Andrew's role in Don Quichotte caps off his first successful year in the Ensemble Studio program! Previously Andrew was seen onstage at the Four Seasons Centre as Ferrando in the Ensemble Studio performance of Così fan tutte, and in a variety of Free Concert Series performances. Andrew holds a masters of music in opera from the University of Toronto (UofT) where his credits include Nemorino in L’elisir d’amore, Cecco in Haydn’s Il mondo della luna, Vanderdendur/Ragotski in Candide, Don Ottavio in Don Giovanni, Lacouf/Reporter from Paris in Poulenc’s Les mamelles de Tirésias, and the title role in Rob Ford: The Opera! In Don Quichotte, Andrew plays Rodriquez, the wise suitor who warns Juan to take Don Quichotte more seriously! 

You can learn more about Andrew on his website, and follow him on Twitter: @AndrewHaji


And before you go...
Sasha Djihanian as Pedro
Take a quick peek at Sasha Djihanian in costume as Pedro!

Don Quichotte runs until May 24, 2014 at the Four Seasons Centre for the Performing Arts. For tickets and more information visit here.

Photo: (top) A scene from the Canadian Opera Company's 2014 production of Don Quichotte. Photo by Michael Cooper

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10 Things to Know About Jules Massenet’s Don Quichotte

By Nikita Gourski, Development Communications Officer

Our final opera of the 2013/2014 season is the COC premiere of Massenet's rare opera, Don Quichotte! Learn more about the production history, cast and crew below.

1) The first novel
Published in two parts, in 1605 and 1615, Miguel de Cervantes’ Don Quixote is arguably the first novel ever written. The plot deals with the adventures of an elderly Spanish gentleman who has been reading too many tales of medieval chivalry and declares himself a “knight errant.” He begins travelling throughout Spain with his sidekick, Sancho Panza, in order to right all wrongs and seek fame and honour.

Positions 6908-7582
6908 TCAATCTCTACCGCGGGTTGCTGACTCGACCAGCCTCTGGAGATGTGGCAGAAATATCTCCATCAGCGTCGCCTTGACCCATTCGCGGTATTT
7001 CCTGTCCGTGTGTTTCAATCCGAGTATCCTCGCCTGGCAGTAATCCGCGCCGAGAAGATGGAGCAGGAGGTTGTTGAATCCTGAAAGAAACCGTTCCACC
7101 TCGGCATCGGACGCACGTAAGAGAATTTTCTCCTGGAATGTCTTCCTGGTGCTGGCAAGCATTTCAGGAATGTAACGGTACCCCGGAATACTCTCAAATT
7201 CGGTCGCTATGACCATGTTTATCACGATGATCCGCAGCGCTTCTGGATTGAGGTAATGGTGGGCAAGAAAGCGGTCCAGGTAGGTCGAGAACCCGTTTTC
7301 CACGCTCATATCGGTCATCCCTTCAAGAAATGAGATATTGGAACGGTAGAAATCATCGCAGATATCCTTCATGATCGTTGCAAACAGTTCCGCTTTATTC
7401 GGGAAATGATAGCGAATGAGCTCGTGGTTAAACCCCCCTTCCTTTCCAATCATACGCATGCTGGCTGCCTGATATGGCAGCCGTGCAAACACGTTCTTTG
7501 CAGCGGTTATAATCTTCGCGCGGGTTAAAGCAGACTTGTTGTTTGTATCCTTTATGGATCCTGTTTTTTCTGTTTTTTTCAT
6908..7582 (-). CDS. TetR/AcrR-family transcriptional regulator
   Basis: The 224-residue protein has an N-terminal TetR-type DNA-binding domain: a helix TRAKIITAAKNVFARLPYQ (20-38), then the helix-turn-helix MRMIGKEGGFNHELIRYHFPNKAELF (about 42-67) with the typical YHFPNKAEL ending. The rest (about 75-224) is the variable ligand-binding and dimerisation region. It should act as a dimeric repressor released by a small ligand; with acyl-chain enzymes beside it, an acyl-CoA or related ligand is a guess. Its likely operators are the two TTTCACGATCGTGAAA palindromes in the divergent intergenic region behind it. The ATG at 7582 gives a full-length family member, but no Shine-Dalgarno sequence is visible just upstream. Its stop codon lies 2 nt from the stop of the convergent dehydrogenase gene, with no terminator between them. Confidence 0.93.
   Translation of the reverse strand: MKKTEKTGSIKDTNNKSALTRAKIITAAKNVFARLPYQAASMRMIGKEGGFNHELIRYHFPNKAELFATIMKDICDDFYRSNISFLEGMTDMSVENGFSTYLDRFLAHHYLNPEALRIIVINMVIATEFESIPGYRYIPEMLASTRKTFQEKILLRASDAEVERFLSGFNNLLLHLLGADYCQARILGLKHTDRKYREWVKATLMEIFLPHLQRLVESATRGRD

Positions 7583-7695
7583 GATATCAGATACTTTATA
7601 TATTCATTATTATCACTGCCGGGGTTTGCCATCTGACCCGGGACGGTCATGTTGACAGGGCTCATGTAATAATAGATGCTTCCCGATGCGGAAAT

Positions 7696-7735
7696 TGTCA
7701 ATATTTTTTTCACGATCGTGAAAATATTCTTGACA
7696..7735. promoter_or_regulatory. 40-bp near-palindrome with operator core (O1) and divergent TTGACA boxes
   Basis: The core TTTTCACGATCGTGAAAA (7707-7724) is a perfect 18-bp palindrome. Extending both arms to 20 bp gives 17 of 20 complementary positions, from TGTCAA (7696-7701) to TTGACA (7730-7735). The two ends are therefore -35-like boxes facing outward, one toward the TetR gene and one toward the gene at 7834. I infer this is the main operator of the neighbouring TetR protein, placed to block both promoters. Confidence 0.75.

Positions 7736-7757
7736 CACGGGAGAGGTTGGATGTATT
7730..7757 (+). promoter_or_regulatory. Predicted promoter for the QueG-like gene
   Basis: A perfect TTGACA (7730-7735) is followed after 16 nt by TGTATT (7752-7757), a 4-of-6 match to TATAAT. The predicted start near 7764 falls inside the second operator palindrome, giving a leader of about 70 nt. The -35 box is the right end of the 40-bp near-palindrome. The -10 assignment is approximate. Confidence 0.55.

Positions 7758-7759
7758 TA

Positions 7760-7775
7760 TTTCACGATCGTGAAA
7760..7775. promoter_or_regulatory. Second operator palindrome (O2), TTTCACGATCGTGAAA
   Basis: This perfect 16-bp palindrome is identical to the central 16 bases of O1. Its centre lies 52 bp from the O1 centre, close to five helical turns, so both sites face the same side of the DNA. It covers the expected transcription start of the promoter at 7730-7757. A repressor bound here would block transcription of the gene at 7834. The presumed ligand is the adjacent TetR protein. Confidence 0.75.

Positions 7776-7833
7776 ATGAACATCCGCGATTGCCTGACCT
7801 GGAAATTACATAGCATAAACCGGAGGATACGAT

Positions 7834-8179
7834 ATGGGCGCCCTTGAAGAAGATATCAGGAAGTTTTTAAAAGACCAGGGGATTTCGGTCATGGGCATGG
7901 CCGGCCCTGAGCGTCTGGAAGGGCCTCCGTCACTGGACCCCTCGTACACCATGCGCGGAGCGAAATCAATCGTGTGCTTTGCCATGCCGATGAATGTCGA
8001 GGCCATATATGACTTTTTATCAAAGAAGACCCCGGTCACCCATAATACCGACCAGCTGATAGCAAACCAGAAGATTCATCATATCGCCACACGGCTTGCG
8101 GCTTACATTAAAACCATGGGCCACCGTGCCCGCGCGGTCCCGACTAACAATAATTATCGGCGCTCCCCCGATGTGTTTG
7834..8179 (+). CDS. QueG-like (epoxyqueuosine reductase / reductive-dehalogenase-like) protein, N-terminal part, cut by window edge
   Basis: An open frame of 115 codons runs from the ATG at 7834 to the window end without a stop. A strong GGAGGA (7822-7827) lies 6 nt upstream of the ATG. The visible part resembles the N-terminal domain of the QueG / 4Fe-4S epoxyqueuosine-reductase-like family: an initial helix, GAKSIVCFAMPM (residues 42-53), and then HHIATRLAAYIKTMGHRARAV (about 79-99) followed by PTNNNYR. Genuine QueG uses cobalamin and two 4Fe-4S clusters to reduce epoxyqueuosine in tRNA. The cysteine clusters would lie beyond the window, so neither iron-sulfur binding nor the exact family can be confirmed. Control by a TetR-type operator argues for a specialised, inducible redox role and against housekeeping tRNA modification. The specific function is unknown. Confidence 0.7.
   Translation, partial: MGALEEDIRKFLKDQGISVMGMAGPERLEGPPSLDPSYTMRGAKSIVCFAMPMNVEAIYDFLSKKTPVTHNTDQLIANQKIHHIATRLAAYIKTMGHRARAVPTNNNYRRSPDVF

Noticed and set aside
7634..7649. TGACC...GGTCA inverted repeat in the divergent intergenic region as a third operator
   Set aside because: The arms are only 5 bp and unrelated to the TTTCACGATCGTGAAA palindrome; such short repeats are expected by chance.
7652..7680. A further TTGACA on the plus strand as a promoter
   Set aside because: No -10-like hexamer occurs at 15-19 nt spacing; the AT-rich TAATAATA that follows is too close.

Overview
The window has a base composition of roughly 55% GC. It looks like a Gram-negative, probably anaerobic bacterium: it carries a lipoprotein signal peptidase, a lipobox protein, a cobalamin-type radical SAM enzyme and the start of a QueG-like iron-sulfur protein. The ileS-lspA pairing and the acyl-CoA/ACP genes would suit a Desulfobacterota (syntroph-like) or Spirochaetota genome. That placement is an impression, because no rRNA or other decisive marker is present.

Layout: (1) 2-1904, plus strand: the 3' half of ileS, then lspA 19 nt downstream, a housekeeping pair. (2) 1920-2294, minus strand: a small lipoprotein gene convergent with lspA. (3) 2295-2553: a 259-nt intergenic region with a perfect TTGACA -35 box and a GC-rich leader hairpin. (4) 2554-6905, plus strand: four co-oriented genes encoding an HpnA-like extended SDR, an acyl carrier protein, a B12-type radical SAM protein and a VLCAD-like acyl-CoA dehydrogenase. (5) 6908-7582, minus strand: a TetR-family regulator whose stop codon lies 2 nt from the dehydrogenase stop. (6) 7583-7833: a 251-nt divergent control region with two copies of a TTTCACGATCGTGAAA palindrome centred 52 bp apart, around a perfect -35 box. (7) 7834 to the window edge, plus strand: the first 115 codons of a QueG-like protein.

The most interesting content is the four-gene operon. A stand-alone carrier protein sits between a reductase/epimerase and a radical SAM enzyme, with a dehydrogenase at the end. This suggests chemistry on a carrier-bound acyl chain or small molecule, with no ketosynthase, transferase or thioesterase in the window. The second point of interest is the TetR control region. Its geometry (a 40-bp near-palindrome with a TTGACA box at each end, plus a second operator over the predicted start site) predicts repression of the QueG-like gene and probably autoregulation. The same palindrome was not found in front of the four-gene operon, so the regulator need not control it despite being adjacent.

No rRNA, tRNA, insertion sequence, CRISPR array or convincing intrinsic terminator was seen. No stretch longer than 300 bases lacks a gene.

2) Novel to play to opera
Cervantes’ novel has inspired adaptations, interpretations and homages across many different art forms. In 1904, Raoul Gunsbourg, the director of the Opéra de Monte Carlo, attended the opening night of a new play called Le chevalier de la longue figure (The knight of the long face) and liked the compressed, reinterpreted version of Cervantes’ novel so much he commissioned composer Jules Massenet to turn it into an opera, which subsequently premiered in Monte Carlo in 1910.

3) Lost and found
Jules Massenet was born on May 12, 1842 in Montaud, France. He started receiving piano lessons from his mother at a young age and, by 11, had been accepted into the Paris Conservatory where he impressed his teachers with his musicianship and work ethic. He travelled to Italy in his 20s, exploring the cultural and artistic charms of the Mediterranean, but returned to France a few years later. Eventually he secured a professorship at the Paris Conservatory and composed 25 operas over the course of his life. Though Massenet’s works were quite popular in his lifetime, they suffered a subsequent neglect in the 20th century. In recent years, however, a new-found appreciation has emerged for a number of Massenet’s operas, including Don Quichotte.

4) An intimate opera